Vintage AntennaCraft G1483 Hoverman Antenna

EscapeVelocity

Moderator, , Webmaster of EV's Antenna Blog
#1
I am going to build a Hoverman based on the old discontinued AntennaCraft G1483. I am going to try a fence screen and collinear rods with it.

Any tips?

The Zig Zags are 7", the end stubs are 5", the spacing between the interior Zigs is 2", the upper and lower collinear reflector rods are 14" and the interior collinear rods are 10". Elements to reflector distance is 4"
 
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EscapeVelocity

Moderator, , Webmaster of EV's Antenna Blog
#2
So I slapped together a prototype K1483 Hoverman real quick this afternoon.

Here are some pics. The elements are a little wik-wack. Also I used a scrap piece of wire fencing, and its not as wide as I wanted to make it. Its 22" wide, and I was planning 24" wide. Also oriented with the 2" gap vertical, which isnt what I envisioned either. But it's a start...



 
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EscapeVelocity

Moderator, , Webmaster of EV's Antenna Blog
#4
I was looking online for information, and i found these other plans...

Which do you think I should use as a basis to build models to test, for possible sale in the future?

Im thinking the more along the lines of the DigitalHome and the AntennaCraft G1483. The Digitalhome being basically a scaled up model of the G1483. But Im wondering if the wider feedgap of the Jedsoft is desireable? Any tips?

DigitalHome

JedSoft

or the AntennaCraft G1483 above?
 

IDRick

DTVUSA Member
#5
Posters on the Canadian forum have performed extensive modeling and testing with variant GH's. I'd trust their modeling and field testing. However, they are very protective of the patent for the GH. Tread carefully if you are going to market the antenna....
 

EscapeVelocity

Moderator, , Webmaster of EV's Antenna Blog
#6
Thanks!

So I should ditch their plans or any reference to them and do my own testing and development to avoid unecessary hassles. I looked at the Open GPL license, and it seems to allow for use, though. Additionally, I thought patents had expiration dates...and we are long past the expiration date of the original patent on the Hoverman?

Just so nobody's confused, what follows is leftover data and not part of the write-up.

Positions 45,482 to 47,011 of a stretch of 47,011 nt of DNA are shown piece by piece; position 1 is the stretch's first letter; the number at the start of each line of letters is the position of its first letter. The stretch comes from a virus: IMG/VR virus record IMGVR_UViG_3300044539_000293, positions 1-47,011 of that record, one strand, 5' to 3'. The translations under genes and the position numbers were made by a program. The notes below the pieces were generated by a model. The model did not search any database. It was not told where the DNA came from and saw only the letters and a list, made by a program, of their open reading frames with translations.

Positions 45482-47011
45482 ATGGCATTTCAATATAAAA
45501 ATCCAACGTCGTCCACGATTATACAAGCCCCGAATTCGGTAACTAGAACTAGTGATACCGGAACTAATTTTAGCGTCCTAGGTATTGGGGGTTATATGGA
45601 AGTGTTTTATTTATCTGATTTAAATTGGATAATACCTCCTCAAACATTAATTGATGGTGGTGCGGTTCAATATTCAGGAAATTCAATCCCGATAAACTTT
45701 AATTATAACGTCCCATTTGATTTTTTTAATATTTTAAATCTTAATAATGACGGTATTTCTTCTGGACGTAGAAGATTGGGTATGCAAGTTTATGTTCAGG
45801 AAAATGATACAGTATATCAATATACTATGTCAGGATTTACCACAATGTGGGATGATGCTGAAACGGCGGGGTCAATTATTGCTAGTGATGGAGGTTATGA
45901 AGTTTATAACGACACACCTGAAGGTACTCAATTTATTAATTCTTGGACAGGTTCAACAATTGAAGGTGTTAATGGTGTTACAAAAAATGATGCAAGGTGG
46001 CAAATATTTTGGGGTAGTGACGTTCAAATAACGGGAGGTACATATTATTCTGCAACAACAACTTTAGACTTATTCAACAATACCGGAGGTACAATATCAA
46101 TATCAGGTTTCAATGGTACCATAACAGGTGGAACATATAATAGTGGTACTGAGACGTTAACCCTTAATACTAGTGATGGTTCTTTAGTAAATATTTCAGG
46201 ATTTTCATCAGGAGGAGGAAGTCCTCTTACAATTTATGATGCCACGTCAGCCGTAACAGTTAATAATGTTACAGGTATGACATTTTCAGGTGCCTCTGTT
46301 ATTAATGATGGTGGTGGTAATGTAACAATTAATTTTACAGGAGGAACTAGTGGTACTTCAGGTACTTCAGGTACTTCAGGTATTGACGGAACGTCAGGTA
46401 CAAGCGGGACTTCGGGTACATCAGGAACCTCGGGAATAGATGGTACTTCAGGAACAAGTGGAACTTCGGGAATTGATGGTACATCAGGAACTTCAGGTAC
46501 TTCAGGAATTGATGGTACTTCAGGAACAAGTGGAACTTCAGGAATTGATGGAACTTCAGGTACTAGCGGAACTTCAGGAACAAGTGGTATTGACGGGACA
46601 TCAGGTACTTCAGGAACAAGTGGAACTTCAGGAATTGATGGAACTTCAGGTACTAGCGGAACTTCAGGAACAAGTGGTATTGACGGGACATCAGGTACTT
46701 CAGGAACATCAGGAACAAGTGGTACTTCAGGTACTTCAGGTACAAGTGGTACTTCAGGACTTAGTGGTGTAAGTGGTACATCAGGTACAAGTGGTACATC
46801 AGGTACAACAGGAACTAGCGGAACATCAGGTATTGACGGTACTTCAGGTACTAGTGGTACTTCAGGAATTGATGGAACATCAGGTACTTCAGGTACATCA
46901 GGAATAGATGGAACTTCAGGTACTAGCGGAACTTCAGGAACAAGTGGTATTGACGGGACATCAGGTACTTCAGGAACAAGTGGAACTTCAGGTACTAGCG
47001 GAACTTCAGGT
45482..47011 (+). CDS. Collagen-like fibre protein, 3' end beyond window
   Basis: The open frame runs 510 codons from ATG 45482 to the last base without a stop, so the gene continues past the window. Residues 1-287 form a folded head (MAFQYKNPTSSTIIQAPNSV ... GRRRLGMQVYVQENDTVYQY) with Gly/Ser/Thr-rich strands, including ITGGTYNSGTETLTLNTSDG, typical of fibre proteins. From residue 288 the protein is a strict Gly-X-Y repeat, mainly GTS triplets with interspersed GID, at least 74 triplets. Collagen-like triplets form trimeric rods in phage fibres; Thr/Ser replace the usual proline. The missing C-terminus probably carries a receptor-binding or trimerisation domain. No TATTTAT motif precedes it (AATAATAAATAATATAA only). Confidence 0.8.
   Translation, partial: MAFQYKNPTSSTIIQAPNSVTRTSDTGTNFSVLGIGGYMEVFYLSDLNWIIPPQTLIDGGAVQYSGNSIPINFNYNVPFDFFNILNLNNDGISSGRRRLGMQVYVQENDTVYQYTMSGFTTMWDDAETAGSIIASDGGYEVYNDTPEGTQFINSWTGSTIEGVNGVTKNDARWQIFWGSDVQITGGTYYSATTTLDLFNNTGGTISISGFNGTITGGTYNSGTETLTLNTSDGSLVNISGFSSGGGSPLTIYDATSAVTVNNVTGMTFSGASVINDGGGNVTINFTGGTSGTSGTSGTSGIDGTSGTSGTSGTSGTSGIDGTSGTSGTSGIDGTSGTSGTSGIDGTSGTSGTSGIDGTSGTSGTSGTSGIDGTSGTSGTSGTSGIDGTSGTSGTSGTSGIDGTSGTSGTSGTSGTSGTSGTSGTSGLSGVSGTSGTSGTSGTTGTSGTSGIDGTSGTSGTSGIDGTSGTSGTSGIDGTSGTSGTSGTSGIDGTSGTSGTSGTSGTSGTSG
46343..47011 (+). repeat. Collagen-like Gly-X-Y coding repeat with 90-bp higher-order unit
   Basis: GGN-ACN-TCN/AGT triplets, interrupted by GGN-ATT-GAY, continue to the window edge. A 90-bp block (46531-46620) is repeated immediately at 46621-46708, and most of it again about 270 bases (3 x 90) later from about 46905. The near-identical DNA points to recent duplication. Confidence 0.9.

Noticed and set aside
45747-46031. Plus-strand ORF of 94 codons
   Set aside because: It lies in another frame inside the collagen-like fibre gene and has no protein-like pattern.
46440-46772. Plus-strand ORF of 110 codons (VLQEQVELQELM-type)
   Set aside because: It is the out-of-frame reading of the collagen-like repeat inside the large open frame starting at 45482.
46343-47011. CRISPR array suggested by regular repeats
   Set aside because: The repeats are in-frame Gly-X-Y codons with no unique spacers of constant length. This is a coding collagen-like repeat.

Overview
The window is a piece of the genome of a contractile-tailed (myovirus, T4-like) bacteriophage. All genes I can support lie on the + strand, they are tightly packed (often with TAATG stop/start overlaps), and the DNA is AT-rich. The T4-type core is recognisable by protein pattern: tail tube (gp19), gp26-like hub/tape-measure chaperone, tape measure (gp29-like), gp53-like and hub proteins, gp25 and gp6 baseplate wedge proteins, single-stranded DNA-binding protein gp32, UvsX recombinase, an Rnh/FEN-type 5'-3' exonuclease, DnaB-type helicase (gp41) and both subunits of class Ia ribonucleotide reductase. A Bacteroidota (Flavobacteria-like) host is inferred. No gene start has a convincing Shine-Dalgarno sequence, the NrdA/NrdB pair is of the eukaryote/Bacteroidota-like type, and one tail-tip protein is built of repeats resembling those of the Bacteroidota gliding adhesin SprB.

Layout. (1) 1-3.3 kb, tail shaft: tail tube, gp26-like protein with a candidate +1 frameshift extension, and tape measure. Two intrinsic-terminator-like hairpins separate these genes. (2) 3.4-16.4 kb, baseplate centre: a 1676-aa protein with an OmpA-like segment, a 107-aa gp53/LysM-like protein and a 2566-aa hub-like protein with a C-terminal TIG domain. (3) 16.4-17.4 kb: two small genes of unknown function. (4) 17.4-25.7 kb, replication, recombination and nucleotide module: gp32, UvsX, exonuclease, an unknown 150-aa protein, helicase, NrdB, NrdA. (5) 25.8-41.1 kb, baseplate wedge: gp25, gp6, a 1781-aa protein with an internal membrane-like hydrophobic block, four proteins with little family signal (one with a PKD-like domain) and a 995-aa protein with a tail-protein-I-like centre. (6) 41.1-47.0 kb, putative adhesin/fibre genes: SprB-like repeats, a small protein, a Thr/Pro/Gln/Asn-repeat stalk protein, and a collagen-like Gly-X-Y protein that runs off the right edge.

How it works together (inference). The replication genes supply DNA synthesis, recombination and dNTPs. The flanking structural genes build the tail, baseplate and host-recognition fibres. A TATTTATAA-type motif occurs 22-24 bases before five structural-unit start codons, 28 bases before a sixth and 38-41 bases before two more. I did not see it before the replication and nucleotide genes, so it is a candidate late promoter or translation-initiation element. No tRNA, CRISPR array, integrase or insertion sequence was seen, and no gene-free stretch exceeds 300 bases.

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EscapeVelocity

Moderator, , Webmaster of EV's Antenna Blog
#7
300ohm did an EZNEC2 model of the AntennaCraft G1483 "4 Bay" Hoverman, based on my measurements....here is the data...

All figures in dBi





 

jcrc

DTVUSA Rookie
#11
Thanks!

So I should ditch their plans or any reference to them and do my own testing and development to avoid unnecessary hassles. I looked at the Open GPL license, and it seems to allow for use, though. Additionally, I thought patents had expiration dates...and we are long past the expiration date of the original patent on the Hoverman?
Use the Gray-Hoverman plans any way you wish as the Gray-Hoverman antenna "designs" are in the public domain thanks to the lack of a patent.

The GH designers mistakenly applied copyrights, rather than patents, to their ideas thinking they were, somehow, protecting/controlling those ideas. Copyrights, and the GPL, do not apply to designs or ideas. The GH folks have simply disclosed their ideas to the world and have, thus, placed their work in the public domain with no protections whatsoever. In an odd twist of fate, they have inadvertently achieved their goal of making their design usable by all, ensuring no one person and/or company can prevent others from manufacturing the GH antenna. The GH folks established Prior Art and we now all benefit from their excellent designs. Any company or individual may manufacture the GH designs; Anyone may commercially exploit this design.

If someone were to "improve" the GH design further, they could conceivably patent the improvement. Nothing the GH designers did with Copyrights and GPL prevents this.

You are correct about the original patents. Hoverman originally patented his ideas in two patents: 2918672 in 1959 and 3148371 in 1964. They, indeed, expired long ago.

Chuck
 
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#13
Need a lawyer

Any company or individual may manufacture the GH designs; Anyone may commercially exploit this design.
I did see an ad where someone put together a Hoverman and charged a reasonable fee for parts and labor. Strangely, the dimensions were closer to the AntennaCraft G1483 still available from Summit Source, than to the improved-for-current-TV-range Canadian design. These "new" designs just stretch out the size and/or tack on a couple different common types of reflectors. I doubt there's enough innovation there to support a patent.

And that's really the rub. The whole thing is unpatentable, so there's not going to be much to "exploit" commercially.

If someone were to "improve" the GH design further, they could conceivably patent the improvement. Nothing the GH designers did with Copyrights and GPL prevents this.
Well, there is specific language in the GPL license about profiting from "derivative works," which makes sense in terms of software, but not so much for antenna design. But you'd need to tread carefully, consult a lawyer, etc. Copyright law is an impenetrable morass.

Not saying what you suggest is impossible. I think it's possible, but you'd certainly need a lawyer, and that would probably wipe out the infinitesimal potential profits. :flush:

Rick
 
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